Data Architecture and Design Plan Research paper | Homework Help

Any organization’s critical component is data. Its amount and significance are continuously increasing. There is a high demand for it, which is continually expanding. Many firms face enormous demands from competitors, consumers, and regulatory bodies. Healthcare companies are complicated ecosystems with a lot of data but not much information. Many healthcare companies are adept at gathering and obtaining data but fail to realize its true worth. The cost of living is rising. Data is not always available in the manner or pace necessary. Duplicate data abounds everywhere, and many times the organization is unable to discern whether data is reliable. Information is a critical resource within a healthcare business that must be trusted, confirmed, and preserved. Accessing information stored on various data storage systems in a timely way will be critical to helping enterprises manage their data as the amount and demands for data grows.

Selected Environment or Scenario

The number of aged individuals in society is increasing globally, and this phenomenon, identified as humanity’s ageing, has significant consequences for healthcare services, particularly in reference to costs. In such a case, depending on traditional methods might decrease living quality for millions of individuals. A slew of healthcare systems has been devised in an attempt to address this issue. Their fundamental premise is to regularly communicate medical data including blood pressure, heart rate, and body temperature to an computerized system intended to monitor patients’ status in real-time. The number of data sources in the healthcare business has recently increased significantly due to the prevalent use of mobile and wearable sensor technologies, which has inundated the healthcare industry with a massive quantity of information (Degele et al., 2017). As a result, doing healthcare data analysis using standard approaches that are unsuitable for dealing with a large number of diverse medical data becomes difficult.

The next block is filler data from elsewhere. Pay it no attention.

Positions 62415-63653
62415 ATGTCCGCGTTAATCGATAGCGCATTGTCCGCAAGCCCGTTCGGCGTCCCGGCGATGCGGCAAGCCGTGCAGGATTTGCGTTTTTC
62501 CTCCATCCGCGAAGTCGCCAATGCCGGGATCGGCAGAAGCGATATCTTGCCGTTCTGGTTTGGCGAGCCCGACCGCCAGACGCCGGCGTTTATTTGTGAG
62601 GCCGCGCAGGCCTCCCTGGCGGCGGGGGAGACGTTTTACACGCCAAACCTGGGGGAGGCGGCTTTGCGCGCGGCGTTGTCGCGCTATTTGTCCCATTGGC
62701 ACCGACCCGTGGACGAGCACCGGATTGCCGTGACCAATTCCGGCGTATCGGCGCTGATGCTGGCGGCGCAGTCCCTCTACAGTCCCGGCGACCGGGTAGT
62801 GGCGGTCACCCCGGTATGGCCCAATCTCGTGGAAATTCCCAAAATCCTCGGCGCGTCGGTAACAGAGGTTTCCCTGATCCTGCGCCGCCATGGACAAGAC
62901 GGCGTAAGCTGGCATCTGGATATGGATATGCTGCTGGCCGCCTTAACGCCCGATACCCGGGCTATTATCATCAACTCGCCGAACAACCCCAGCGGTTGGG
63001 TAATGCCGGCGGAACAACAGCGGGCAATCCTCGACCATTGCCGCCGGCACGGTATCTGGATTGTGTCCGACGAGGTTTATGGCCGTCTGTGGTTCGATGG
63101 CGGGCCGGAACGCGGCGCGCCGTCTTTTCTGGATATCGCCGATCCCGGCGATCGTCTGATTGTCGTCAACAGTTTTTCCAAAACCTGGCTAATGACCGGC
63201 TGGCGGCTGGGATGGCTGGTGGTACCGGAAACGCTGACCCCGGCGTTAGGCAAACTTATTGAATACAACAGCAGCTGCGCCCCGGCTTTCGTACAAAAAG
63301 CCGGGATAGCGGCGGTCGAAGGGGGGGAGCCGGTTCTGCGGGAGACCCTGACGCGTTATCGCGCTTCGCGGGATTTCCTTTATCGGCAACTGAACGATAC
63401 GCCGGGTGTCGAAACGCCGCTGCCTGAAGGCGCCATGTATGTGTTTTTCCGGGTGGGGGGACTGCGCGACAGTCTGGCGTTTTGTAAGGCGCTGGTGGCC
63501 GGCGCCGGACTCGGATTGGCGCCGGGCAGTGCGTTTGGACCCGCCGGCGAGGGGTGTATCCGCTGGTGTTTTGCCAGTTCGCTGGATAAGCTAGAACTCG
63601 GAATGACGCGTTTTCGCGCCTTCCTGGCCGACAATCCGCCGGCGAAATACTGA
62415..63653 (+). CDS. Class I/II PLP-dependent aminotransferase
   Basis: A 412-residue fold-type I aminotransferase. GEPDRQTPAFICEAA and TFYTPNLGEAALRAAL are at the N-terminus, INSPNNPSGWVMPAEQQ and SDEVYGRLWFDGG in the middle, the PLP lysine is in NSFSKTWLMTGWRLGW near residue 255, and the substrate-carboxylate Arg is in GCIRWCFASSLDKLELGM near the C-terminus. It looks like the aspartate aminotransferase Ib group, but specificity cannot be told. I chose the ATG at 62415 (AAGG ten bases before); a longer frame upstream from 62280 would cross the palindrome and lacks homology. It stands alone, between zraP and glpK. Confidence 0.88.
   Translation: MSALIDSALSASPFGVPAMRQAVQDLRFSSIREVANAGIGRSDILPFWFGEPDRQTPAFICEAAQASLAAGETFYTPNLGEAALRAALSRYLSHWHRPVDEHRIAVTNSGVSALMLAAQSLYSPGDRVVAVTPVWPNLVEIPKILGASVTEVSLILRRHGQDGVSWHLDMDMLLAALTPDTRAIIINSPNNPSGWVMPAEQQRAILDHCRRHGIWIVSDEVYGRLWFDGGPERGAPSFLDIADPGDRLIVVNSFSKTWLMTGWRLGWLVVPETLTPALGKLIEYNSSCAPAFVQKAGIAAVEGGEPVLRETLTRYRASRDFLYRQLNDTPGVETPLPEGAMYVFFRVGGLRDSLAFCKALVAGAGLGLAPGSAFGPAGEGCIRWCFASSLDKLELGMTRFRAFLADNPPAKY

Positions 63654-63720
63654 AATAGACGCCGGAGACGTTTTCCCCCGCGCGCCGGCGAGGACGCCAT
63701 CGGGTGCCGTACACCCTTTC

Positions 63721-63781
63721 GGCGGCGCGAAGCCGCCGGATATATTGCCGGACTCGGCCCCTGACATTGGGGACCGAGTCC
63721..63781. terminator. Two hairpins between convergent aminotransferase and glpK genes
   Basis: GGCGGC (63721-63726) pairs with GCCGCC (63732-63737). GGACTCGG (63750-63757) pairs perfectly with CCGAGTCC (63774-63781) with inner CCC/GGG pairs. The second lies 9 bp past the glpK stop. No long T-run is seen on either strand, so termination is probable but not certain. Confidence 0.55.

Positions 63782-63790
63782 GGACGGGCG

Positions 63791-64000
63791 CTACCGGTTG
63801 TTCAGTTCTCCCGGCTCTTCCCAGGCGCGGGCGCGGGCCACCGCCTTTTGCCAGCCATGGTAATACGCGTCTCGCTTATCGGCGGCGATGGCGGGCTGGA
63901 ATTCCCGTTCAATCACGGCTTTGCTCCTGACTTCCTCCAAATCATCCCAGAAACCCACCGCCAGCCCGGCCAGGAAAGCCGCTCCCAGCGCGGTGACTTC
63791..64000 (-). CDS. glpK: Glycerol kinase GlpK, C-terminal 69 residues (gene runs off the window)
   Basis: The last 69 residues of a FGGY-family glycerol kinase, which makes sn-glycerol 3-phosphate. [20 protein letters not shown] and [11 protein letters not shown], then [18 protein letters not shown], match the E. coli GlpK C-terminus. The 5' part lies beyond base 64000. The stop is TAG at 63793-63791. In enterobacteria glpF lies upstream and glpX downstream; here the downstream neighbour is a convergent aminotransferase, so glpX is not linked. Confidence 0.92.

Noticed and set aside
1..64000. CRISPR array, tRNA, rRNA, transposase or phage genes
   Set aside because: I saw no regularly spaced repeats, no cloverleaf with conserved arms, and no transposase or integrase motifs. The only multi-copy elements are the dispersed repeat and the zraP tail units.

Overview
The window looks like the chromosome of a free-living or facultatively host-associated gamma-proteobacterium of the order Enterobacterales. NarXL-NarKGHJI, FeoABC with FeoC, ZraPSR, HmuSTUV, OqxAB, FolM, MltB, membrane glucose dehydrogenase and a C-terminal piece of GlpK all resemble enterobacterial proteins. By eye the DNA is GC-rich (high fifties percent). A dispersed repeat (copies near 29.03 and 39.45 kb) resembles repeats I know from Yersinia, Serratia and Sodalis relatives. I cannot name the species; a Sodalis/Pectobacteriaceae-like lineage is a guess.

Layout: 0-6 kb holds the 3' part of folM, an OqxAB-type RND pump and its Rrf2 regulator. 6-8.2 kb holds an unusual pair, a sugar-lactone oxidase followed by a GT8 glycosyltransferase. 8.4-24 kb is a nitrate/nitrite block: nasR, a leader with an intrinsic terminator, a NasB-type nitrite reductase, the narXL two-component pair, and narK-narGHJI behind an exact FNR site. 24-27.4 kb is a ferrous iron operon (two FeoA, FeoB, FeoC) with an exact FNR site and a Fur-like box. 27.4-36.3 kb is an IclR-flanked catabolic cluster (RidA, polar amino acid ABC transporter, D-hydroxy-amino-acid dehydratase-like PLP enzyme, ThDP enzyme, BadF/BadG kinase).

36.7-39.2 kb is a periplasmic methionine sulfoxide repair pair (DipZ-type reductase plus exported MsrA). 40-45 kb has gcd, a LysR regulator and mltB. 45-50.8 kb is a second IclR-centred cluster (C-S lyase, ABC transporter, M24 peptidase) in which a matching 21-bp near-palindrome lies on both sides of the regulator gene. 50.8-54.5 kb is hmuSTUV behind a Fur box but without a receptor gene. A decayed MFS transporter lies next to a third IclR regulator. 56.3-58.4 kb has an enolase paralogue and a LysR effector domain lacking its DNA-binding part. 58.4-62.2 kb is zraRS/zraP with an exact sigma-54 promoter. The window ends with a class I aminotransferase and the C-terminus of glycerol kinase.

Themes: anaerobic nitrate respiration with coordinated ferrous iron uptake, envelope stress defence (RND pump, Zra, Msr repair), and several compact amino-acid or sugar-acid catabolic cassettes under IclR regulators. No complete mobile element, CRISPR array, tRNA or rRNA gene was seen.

Questions and Problems That Will Be Addressed With the Data.

It attempts to explain why specific events happened and what variables caused them. Diagnostic analysis, for instance, uses approaches such as clustering and decision trees to identify why certain patients are readmitted frequently. Secondly, Even though the nursing process is structured to collect data in the EHR, the issue of missing data persists. For example, as part of the nursing workflow, each time a drug was delivered, the details on drug administration should be entered in the medication administration records, and the system is intended to collect everything. Numerous medical sources in healthcare create high amounts of data, including biomedical photographs, lab test results, doctor written notes, and health state metrics enabling real-time patient health observation (Benhlima, 2018). In addition to the massive amount and variety, healthcare data moves at a breakneck pace. Consequently, data architecture methods provide significant prospects for improving the efficiency of healthcare systems.

Stakeholders

Patients, nurses, and physicians are all critical stakeholders in the scenario. An expanded use case would include the pharmaceutical sector, research, government, more healthcare providers, and insurance stockholders. Data records may be arranged by source, chronologically, according to a predetermined protocol structure, or by allocating all information to specific issues. Every use case presented by interested party comprises of a data source, collection, storage, processing, and serving procedure. The specific process determines which data formats are required (Degele et al., 2017). The observed use case’s data sources include smart gadgets such as smartphones that provide various fitness data types.

Data sources